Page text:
• Gotham, of course, definitely verging on More Criminals Than Targets levels. And its status as a prequel means until a millionaire socialite and his young ward take up the fight, it won't be improving in a significant fashion any time during the course of the series.

  • Halsey: the Badlands are depicted this way, a dangerous urban sprawl full of dead-eyed kids and neon nights, reminiscent of Las Vegas.

  • Mega-City One in the Judge Dredd pinball; the main purpose of the game is to visit various Crime Scenes and put away lawbreakers.

    Tabletop Games 
  • These occur on planetary scales in Warhammer 40,000. The entire Dark Eldar race lives in an extradimensional, planet-sized Vice City, for one, and these are people who quite literally survive by crossing the Moral Event Horizon every day, if not every hour.
  • In most Cyberpunk games, the background setting is one of these. Night City, in Cyberpunk 2025, is one prime example.
  • The Edge, capital city of Al Amarja, in Over the Edge. All the normal laws against drugs, violence, fraud, trademark infringement, and the like exist, but are only enforced if you piss off the government. In the event that you are arrested for something, bribing the local magistrate to let you off is not only legal, it's actually a major source of income for the state.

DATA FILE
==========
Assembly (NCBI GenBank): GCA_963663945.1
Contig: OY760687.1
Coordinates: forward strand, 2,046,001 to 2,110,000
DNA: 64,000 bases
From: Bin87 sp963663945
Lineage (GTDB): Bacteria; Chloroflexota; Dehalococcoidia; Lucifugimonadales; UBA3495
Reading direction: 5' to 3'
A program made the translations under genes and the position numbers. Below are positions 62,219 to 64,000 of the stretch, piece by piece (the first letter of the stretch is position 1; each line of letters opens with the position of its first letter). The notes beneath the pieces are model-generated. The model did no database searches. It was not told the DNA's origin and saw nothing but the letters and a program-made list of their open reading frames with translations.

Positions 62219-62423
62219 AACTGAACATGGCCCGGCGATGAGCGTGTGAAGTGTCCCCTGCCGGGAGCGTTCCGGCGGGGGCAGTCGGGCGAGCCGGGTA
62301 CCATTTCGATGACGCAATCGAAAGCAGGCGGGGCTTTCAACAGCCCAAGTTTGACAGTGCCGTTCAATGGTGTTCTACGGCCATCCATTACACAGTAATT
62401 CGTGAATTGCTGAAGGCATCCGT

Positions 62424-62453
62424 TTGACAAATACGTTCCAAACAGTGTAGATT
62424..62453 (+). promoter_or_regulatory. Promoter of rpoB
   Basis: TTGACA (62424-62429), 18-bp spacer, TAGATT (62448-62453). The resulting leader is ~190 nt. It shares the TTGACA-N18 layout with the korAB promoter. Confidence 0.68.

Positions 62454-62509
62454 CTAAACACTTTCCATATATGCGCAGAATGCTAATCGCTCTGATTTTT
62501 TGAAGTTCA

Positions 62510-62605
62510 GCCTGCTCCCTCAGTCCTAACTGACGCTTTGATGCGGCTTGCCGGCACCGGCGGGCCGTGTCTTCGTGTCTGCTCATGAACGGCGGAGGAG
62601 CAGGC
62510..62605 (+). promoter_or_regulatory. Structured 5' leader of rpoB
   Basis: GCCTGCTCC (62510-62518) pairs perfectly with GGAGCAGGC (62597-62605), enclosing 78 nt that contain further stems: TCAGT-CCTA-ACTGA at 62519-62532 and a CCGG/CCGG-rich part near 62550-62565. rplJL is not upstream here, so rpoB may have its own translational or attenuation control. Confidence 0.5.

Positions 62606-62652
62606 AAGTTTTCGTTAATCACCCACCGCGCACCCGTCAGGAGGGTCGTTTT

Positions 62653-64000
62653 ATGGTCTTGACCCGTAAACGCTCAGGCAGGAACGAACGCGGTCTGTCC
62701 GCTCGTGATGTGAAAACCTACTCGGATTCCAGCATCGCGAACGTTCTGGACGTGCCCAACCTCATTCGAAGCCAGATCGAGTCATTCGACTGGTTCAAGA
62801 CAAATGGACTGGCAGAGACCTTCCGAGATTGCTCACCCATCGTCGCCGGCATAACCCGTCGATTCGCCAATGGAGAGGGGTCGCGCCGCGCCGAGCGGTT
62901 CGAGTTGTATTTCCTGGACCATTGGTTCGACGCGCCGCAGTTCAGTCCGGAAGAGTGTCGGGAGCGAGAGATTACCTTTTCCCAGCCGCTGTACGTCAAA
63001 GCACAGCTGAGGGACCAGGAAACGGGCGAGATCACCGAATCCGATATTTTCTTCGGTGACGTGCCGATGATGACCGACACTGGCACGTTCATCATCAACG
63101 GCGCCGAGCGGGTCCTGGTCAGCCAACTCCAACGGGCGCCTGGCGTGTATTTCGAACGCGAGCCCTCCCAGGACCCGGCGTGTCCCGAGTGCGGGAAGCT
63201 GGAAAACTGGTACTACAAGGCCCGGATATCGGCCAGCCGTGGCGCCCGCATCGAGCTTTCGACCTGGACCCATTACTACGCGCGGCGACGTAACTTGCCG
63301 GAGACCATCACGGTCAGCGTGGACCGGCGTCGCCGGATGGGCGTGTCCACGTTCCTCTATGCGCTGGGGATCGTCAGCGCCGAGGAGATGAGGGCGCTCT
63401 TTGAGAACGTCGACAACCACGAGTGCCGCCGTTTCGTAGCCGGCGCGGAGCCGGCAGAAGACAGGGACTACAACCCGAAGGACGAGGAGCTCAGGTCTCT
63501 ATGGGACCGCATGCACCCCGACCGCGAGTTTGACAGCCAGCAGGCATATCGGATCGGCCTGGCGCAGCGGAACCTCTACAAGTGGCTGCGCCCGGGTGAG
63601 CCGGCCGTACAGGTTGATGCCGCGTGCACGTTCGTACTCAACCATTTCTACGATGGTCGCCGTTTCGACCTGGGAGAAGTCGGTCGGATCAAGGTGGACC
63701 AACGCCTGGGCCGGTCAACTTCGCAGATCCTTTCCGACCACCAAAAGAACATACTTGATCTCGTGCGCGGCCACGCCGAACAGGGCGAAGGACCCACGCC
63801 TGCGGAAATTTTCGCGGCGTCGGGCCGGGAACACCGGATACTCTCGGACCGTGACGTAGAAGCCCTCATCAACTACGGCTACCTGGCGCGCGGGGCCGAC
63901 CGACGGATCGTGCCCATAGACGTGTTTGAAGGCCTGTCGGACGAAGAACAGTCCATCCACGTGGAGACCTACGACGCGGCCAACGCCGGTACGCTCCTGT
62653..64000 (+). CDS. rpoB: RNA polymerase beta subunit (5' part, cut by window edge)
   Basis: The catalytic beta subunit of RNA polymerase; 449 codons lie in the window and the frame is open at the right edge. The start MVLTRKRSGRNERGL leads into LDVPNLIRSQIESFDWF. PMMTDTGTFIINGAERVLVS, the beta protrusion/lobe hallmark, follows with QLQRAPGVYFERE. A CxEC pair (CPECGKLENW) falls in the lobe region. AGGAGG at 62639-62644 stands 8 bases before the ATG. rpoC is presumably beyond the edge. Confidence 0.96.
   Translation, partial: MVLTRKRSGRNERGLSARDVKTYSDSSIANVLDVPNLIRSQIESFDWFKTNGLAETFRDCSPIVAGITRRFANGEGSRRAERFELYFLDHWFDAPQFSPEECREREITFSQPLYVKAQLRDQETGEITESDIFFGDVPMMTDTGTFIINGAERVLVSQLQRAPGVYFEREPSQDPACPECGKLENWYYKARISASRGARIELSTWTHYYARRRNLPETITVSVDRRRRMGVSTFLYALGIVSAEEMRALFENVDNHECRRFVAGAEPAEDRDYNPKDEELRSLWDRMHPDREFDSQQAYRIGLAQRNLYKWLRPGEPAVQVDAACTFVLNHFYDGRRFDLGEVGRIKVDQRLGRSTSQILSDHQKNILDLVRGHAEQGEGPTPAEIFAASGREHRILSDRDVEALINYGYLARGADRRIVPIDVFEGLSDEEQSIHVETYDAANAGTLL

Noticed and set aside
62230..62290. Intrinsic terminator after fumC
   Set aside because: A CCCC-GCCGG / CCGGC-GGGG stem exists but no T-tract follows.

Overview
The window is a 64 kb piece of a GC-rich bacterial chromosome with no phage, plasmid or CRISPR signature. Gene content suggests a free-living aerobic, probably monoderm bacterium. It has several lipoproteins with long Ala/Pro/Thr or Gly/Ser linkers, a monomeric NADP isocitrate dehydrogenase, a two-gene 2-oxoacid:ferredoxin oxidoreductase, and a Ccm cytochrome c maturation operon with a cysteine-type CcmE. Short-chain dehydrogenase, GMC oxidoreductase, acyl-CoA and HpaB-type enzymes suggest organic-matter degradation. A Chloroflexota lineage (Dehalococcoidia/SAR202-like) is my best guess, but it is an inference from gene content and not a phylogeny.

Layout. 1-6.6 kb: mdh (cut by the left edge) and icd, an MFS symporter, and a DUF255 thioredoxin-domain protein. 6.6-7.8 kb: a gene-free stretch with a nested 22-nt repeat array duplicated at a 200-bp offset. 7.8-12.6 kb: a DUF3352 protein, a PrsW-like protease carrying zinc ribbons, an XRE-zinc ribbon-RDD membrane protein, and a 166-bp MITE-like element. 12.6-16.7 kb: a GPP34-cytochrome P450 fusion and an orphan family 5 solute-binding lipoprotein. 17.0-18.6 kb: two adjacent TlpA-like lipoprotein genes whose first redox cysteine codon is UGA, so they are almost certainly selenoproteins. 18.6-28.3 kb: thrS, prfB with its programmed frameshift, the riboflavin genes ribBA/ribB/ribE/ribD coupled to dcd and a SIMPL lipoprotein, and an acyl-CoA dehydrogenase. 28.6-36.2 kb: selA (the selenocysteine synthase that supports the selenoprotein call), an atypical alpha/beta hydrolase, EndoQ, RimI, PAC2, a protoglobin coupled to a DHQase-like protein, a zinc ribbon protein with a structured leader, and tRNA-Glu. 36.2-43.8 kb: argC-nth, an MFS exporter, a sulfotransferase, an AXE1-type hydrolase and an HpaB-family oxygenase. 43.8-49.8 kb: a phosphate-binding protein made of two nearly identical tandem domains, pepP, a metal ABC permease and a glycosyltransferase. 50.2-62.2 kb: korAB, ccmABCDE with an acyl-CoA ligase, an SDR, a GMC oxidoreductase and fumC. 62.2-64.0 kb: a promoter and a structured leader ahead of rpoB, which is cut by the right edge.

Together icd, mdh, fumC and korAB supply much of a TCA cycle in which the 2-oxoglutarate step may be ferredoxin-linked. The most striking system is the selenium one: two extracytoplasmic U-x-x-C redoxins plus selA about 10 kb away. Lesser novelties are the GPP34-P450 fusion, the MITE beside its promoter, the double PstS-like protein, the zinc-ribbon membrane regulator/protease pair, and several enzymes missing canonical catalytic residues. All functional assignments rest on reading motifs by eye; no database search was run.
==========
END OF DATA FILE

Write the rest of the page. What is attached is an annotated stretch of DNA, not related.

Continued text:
• In Blades in the Dark Duskwall is a cramped city living off its leviathan blood exports, and the only people who seem to truly uphold the imperial law in it are the Inspectors, who are foreigners and thus don't have any local ties.
  • The city of Kaer Maga in Pathfinder is an anarchic metropolis in which "anyone can fit in, and anyone can be bought and sold".

    Video Games 
  • In the original BioShock, the underwater metropolis of Rapture was founded precisely to escape urban decay. Unfortunately, the discovery of a Psycho Serum on the sea floor created a drug market, which the Mayor refused to police. The drug eventually became the biggest economic force in the city, as every citizen was now hooked on it.
    • In BioShock 2 we are treated to Siren Alley, described as a Vice City within a Vice City. As best described by Augustus Sinclair...
      Augustus Sinclair: I do love Siren Alley. The kind of place you go to scratch an itch you're ashamed of — even in a town with no laws.
  • The Trope Namer is Grand Theft Auto: Vice City. Grand Theft Auto: San Andreas expands this into a Vice State.
  • Paragon City in City of Heroes is a far more idealistic version, with clear lines drawn between good and evil. The upshot of this is, even though there's just as much crime going on, you don't get to partake in any of it. You're a superhero, after all. The Rogue Isles in City of Villains are closer to this, though with their own twists. (For one thing, the "police" will attack you even though you technically work for them.)
    • Not so much 'work for' as 'are mercifully allowed to live and roam free in case you are the one destined to become strong enough to bring about The End of the World as We Know It'.
  • Pacific City in Crackdown.
  • Antiva is a small country that so far has never been visited in the Dragon Age games, but gets mentioned a lot.